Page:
Every Friday, Science Careers points to articles in the Science family of publications that are relevant to careers in science and other technical fields. Some of them are accessible to anyone, but access to articles appearing in Science Translational Medicine, Science Signaling, and Science may require AAAS membership (AAAS is the publisher of Science Careers) or a site license.
► Science comedian Brian Malow “was one of three presenters … who entertained the crowd with a mixture of jokes and serious insights about how comedy can educate the public and help scientists become better communicators” at the AAAS Annual Meeting in Washington, D.C., Jon Cohen wrote last Friday from the meeting . “The same tools that are good for comedy are just basic communication tools,” Malow said. “Be yourself. Be human. Be passionate, present, and prepared.” Read the full article for more on how lessons from comedy can help presenters engage audiences.
► “In the wake of an ever-widening scandal surrounding surgeon Paolo Macchiarini, the vice-chancellor of the Karolinska Institute (KI) in Stockholm has resigned,” Gretchen Vogel wrote on Saturday. “Anders Hamsten was in charge of an investigation last year into Macchiarini’s work at KI. … Hamsten decided in August that Macchiarini had made mistakes but was not guilty of misconduct.” In a piece in a Swedish newspaper, Hamsten wrote that “it seems very likely that my decision in this case was wrong. … I realise it will be difficult for me to continue working as Vice Chancellor of Sweden’s most successful university with credibility and effectiveness.”
► The researchers who developed a computer game to investigate the structure of RNA molecules found themselves in an unusual situation this week: The publication of their paper was nearly delayed because the journal had “‘ethical’ concerns” about identifying some of the authors by their game names instead of their full names, John Bohannon wrote on Wednesday. The issue was resolved when the player-authors agreed to be identified by their full names. Nonetheless, it holds a lesson for scientists stretching the boundaries of traditional research norms, who should remember that they may encounter unexpected complications as they conduct and publish their work.
► Tomorrow, Italian optical physicist Massimo Inguscio will take over as president of the National Research Council, Italy’s largest research organization, Edwin Cartlidge reported on Thursday. In the Q&A, Inguscio discussed some of his plans, including those for addressing issues with recruiting and hiring. “Research managers must be free to choose people on the basis of merit,” Ignuscio said. “The presidents of research institutions are asking the government to start up a process of tenure track, as happens in other countries. New recruits would go through a trial period, and if they prove themselves good enough [they] would then gain a permanent position. We need to have a serious hiring policy that doesn’t rely on personal contacts.”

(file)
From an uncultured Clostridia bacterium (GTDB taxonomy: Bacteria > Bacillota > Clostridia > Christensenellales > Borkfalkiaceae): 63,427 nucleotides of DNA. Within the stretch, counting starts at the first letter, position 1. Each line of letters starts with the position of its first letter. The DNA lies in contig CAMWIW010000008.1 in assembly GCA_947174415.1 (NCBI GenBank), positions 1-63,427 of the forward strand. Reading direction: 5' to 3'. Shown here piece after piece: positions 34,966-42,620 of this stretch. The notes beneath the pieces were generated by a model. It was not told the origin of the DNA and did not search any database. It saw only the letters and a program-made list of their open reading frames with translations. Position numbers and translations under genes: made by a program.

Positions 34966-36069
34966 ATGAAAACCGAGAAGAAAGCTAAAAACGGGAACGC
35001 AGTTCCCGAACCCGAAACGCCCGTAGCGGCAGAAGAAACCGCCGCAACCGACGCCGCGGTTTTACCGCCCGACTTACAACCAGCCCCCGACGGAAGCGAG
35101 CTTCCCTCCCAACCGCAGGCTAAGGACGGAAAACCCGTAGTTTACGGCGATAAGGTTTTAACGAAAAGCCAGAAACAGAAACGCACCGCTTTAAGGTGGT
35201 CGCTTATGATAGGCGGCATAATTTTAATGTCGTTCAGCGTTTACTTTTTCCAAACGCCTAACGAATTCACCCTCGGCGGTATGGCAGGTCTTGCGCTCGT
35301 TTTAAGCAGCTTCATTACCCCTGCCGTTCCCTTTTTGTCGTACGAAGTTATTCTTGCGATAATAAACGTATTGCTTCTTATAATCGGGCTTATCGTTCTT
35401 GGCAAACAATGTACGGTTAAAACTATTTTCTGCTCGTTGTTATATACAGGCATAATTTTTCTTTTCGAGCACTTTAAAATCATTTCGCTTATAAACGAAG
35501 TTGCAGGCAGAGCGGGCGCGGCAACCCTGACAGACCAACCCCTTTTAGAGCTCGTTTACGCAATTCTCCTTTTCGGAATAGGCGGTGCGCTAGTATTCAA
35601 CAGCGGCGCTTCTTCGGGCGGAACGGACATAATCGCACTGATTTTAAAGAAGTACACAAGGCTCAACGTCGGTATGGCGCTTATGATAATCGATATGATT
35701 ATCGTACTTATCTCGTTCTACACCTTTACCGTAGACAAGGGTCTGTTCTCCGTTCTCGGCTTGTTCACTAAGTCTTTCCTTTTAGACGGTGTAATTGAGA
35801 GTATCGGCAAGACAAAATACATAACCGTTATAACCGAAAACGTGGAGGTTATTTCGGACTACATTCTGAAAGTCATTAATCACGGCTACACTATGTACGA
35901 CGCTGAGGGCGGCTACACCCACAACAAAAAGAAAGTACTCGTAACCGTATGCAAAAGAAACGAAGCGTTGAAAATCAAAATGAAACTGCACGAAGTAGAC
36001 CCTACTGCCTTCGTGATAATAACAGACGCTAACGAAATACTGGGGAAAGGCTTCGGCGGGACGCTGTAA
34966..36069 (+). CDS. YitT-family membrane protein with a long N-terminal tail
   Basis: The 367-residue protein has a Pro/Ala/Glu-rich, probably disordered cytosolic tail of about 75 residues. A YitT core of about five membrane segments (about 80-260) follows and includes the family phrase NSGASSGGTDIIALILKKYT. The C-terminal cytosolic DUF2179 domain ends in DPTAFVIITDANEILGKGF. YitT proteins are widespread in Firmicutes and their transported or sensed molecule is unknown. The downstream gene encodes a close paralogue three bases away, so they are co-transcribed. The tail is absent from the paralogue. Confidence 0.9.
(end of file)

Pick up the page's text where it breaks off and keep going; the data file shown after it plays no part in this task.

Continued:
► “Even on eBay, women get paid less for their labor,” Bohannon wrote today. According to a study published today in Science Advances, women who sell items on eBay “receive consistently less money than men for selling the very same products,” he wrote. Looking at the most popular products auctioned on the site between 2009 and 2012, the authors “found that when the seller of these popular items was self-identified as female, the auction got fewer bids and a lower final price. For used items, the gender gap was small, with female sellers getting 3% less money on average. But for new products, women received only 80 cents for every dollar that men got for auctioning a similar product on eBay.”
► “Scientific societies need to widely disseminate policies that declare their intolerance for harassment of any sort,” Science journals Editor-in-Chief Marcia McNutt wrote in the editorial in this week’s issue of Science. After describing an incident in which a student received “unwanted attention from a senior colleague” and was shut down when she looked for help from “her institution’s formal channels,” McNutt concluded that “it is the responsibility of the officers, board, and council members of scientific societies to make sure that policies and procedures are in place to combat harassment in all forms during all society-sponsored events.”
► Since Roc Ordman retired from his post as a professor of chemistry and biochemistry last year, he has found that “partner[ing] with the younger generation” of scientists can be a rewarding way to continue his research career. Read more about how he did it in this week’s Science Careers-produced Working Life column.